cpDNA regions, psbA-trnH intergenic spacer and the trnL-
trnF region (including trnL intron and trnL-trnF intergenic
spacer). We were limited by the availability of material for
the molecular study, using mainly our own collections with
reliable identifications.
Materials and Methods
Taxon Sampling—Plant material was collected during our expeditions
to China, India, Nepal, and different regions of the former USSR. The
investigated species, their voucher information, and accession num-
bers are listed in Appendix 1. Complete sequences of the nrITS region
were generated for 44 accessions, each representing a distinct species
of Pleurospermum s. l. or related genera. In addition, GenBank data
were downloaded for eight species of Pleurospermum s. l. and related
genera. Sequences of the chloroplast psbA-trnH intergenic spacer and
of the trnL intron,aswellasofthetrnL-F intergenic spacer, were
obtained for 55 accessions. The genera Bupleurum,Heteromorpha,and
Glia were selected as outgroups as they were previously shown to
occupy a basal position in the Apioideae molecular tree (Calvin
˜oetal.
2006). We also considered the placement of Pleurospermum s. l. in an
“apioid” analysis (Fig. 1), in which we included representatives of the
main clades and tribes of the recently proposed Apioideae ITS classi-
fication (Downie et al. 2010). That analysis included 100 accessions
from 42 genera.
DNA Extraction, Amplification, Sequencing and Alignment—Total
genomic DNA was isolated from fruit and herbarium leaf material using
a NucleoSpin plant DNA kit (Macherey-Nagel, Du
¨ren, Germany) follow-
ing the manufacturer’s instructions. Polymerase chain reaction (PCR)
amplification was performed on a Biometra T3000 Thermocycler using
Encyclo PCR kit (Evrogen JSC, Moscow, Russia). Details of the PCR ITS
amplifications (including primer locations and characteristics), and
sequencing strategies for ITS were described by Valiejo-Roman et al.
(2002). The sequences of 5.8S rRNA gene were also obtained but excluded
from the analysis due to lack of variation. The psbA-trnH intergenic
spacer was amplified using the primers psbA (Sang et al. 1997) and trnH
(Tate and Simpson 2003). Amplification and sequencing of the psbA-trnH
spacer was conducted in the same way as for the ITS region. The trnL-trnF
region (including trnL intron, and trnL-F intergenic spacer) was amplified
using primers trnL (LSC-40F) and trnF (LSC-40R; Logacheva et al. 2008).
The PCR products were purified using a gel extraction and PCR
cleanup kit (Cytokine Ltd, St. Petersburg, Russia). Automated sequencing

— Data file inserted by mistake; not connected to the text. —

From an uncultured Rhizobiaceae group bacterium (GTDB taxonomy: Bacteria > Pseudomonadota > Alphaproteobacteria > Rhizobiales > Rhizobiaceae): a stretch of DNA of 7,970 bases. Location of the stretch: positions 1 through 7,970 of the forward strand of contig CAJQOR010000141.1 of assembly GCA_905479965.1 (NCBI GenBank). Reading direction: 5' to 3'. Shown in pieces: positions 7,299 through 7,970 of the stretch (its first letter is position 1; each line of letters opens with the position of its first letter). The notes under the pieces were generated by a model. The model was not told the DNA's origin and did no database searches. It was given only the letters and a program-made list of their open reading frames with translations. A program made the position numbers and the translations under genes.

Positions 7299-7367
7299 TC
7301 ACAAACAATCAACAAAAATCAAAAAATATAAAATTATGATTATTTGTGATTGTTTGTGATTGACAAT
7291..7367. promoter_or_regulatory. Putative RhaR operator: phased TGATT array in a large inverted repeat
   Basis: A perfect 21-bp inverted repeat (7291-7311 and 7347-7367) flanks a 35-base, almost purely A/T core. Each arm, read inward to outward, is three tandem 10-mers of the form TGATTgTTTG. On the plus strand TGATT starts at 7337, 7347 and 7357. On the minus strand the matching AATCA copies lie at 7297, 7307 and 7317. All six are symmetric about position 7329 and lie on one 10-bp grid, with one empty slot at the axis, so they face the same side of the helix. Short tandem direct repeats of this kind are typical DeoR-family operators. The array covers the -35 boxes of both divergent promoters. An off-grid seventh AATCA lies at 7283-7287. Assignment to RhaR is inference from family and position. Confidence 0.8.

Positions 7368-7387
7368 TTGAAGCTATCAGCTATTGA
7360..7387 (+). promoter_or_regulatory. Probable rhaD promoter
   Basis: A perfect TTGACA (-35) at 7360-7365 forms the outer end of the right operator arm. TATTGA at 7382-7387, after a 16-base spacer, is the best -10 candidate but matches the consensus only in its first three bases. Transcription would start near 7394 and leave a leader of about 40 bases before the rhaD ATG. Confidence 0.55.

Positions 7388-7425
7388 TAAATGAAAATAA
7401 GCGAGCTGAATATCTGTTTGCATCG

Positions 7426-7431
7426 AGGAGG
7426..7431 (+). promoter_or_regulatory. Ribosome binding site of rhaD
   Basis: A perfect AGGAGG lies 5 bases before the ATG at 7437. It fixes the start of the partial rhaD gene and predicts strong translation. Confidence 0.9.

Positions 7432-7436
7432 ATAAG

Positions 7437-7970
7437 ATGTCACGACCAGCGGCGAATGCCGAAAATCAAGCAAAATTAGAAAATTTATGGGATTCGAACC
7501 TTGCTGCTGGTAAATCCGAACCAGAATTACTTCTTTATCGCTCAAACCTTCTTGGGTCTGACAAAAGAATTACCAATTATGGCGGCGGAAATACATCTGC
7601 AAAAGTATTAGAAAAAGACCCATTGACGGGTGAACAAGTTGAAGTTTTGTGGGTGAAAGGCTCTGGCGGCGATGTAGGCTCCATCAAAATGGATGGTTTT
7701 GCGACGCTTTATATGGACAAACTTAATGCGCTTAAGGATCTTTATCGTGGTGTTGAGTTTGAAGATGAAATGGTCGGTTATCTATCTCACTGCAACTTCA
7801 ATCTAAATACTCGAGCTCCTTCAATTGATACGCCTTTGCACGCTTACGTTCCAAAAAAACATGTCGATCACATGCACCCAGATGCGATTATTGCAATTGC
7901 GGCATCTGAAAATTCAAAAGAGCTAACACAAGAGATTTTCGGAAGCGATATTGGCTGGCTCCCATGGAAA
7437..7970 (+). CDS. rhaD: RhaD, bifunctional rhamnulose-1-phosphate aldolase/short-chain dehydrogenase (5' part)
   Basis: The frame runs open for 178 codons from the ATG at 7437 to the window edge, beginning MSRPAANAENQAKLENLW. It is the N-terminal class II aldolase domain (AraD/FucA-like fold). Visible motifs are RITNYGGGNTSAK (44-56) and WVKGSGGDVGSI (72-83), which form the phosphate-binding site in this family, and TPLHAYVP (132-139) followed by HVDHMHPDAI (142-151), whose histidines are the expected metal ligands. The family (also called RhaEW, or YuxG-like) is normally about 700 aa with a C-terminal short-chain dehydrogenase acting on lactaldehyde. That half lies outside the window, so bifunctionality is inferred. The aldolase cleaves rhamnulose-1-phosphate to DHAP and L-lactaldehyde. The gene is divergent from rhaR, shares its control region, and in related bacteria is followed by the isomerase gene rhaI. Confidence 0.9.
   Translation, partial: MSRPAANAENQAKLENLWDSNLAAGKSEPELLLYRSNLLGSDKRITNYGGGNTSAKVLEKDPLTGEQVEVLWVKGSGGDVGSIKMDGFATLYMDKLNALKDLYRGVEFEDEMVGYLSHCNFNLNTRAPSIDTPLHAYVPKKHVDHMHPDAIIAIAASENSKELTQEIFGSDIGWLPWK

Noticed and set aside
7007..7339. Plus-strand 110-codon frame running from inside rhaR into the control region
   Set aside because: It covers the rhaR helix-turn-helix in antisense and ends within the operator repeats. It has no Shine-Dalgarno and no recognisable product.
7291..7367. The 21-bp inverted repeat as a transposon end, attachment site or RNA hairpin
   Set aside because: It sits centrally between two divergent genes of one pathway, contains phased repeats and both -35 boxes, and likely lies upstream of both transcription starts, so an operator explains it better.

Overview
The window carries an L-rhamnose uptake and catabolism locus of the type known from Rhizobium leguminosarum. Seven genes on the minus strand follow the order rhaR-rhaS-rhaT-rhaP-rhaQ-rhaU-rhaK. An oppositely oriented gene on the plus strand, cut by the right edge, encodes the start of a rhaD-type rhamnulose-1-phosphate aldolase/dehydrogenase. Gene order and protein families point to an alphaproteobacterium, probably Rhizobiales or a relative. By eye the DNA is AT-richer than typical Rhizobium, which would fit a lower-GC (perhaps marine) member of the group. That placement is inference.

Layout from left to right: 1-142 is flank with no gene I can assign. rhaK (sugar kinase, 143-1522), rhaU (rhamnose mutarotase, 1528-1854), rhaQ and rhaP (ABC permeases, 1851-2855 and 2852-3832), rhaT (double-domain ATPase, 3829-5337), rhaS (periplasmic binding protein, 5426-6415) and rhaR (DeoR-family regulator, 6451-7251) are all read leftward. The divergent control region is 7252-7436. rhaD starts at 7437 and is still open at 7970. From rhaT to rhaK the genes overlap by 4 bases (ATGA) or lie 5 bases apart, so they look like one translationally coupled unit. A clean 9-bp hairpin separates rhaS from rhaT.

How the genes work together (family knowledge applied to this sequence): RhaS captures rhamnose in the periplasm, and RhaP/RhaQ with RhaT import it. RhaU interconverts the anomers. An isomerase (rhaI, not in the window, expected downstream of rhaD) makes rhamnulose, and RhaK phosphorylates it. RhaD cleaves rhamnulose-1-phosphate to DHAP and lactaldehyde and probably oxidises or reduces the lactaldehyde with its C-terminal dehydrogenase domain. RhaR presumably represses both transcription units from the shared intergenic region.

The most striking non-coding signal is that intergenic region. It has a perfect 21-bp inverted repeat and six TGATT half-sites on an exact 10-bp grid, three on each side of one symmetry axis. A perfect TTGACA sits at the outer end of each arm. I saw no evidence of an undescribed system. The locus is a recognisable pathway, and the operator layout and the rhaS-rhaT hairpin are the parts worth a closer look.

was performed on an ABI 3100 sequencer using the Big Dye Terminator
v.3.1 sequencing kit (ABI, Foster City, California). The nuclear and chlo-
roplast regions were sequenced in their entirety on both strands. The
DNA sequences were aligned using the program MUSCLE (Edgar 2004)
and then manually adjusted using the program BioEdit (Hall 1999).
Molecular-Phylogenetic Analysis—Maximum parsimony analysis of
molecular data involved a heuristic search conducted with PAUP*
version 4.0b8 (Swofford 2003) using TBR (tree-bisection-reconnection)
branch swapping, the multrees option, steepest descent, collapse, and
acctran optimization, with character states specified as unordered and
equally weighted. Five-hundred random addition replicates were per-
formed, saving no more than 1,000 trees per replicate. Bootstrap analyses
(Felsenstein 1985) were performed to assess the degree of support for
particular clades. Bootstrap values were calculated from 500 replicate
analyses using TBR branch swapping and random addition sequence
of taxa, saving 1,000 trees per replicate.
Bayesian analysis of molecular data was performed using the program
MrBayes (Huelsenbeck and Ronquist 2001; Ronquist and Huelsenbeck
2003). The GTR model of substitutions with gamma rate categories was
selected by the Akaike information criterion (Akaike 1974) in Modeltest
(Posada and Crandall 1998). Bayesian inference was performed with two
simultaneous runs with four chains in each; 15,000,000 generations were
performed; trees were sampled every 100 generations. The number of
generations to be discarded was determined by the cold chain log like-
lihood examination using Tracer v. 1.5 (Rambaut and Drummond 2007).
Trees have been submitted to TreeBASE (study number TS2: S12037). To
compare homogeneity of chloroplast and nuclear data, an ILD-test (Farris
et al. 1995) was performed for the combined dataset. In all analyses gaps
were treated as missing data.
Fig. 1. Bayesian tree inferred from the analysis of the 100 samples of
ITS data. Branch lengths are proportional to the amount of character
changes; scale = 0.1 substitutions per character. Maximum parsimony
bootstrap support and Bayesian posterior probabilities are indicated
above nodes.
574 SYSTEMATIC BOTANY [Volume 37
Results
Characteristics of the Nuclear and Chloroplast Sequences—
The length of ITS sequences (100 accessions from 42 genera)
ranged from 442 bp for Scandix stellata to 406 bp for